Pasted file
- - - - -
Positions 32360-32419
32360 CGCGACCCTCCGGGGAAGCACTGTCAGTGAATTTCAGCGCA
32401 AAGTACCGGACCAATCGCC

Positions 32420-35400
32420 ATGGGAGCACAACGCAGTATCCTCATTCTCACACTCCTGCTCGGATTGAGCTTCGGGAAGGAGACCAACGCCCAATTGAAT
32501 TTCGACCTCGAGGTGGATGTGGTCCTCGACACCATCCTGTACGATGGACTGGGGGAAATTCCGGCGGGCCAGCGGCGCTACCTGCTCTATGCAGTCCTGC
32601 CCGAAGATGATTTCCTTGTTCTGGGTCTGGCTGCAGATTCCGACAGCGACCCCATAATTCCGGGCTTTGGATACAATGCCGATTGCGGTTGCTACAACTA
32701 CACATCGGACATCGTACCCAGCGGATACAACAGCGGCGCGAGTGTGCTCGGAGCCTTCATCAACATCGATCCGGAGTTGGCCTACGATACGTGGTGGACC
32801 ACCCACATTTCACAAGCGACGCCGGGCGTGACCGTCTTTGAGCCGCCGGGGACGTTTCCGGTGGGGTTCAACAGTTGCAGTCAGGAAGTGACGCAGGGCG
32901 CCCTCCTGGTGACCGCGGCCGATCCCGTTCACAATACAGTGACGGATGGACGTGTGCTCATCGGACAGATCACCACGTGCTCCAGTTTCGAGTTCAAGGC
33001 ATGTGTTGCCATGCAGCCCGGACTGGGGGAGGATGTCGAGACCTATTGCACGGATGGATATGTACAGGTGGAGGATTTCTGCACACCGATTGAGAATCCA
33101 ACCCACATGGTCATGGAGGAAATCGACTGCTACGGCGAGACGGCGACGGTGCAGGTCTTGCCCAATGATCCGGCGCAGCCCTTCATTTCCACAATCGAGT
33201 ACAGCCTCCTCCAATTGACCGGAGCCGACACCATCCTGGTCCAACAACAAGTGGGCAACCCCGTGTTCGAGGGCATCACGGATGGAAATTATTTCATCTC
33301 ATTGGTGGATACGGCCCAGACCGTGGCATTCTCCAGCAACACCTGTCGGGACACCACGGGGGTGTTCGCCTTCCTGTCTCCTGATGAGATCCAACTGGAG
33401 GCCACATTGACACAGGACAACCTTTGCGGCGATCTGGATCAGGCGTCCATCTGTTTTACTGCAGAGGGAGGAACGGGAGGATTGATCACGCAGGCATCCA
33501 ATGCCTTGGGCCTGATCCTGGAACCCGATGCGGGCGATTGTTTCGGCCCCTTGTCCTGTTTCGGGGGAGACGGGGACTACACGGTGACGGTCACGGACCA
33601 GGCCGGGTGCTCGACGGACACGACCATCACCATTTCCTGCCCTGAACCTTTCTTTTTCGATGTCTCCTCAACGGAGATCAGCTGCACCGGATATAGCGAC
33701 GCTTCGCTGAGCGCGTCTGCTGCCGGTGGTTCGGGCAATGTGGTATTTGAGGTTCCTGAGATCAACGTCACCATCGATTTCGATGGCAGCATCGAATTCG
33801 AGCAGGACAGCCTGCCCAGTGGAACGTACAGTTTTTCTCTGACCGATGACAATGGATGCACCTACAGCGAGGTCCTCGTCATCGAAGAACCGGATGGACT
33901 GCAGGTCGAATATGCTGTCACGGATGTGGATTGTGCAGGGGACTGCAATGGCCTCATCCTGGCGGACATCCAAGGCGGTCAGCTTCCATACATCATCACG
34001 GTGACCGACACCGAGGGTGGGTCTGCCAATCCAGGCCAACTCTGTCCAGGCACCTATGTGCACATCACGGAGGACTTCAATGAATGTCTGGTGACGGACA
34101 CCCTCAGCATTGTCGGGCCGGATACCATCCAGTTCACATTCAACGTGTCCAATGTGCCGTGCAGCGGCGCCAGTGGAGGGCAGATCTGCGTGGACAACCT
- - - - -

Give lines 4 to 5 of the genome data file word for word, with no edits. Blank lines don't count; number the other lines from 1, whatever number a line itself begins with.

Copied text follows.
Positions 32420-35400
32420 ATGGGAGCACAACGCAGTATCCTCATTCTCACACTCCTGCTCGGATTGAGCTTCGGGAAGGAGACCAACGCCCAATTGAAT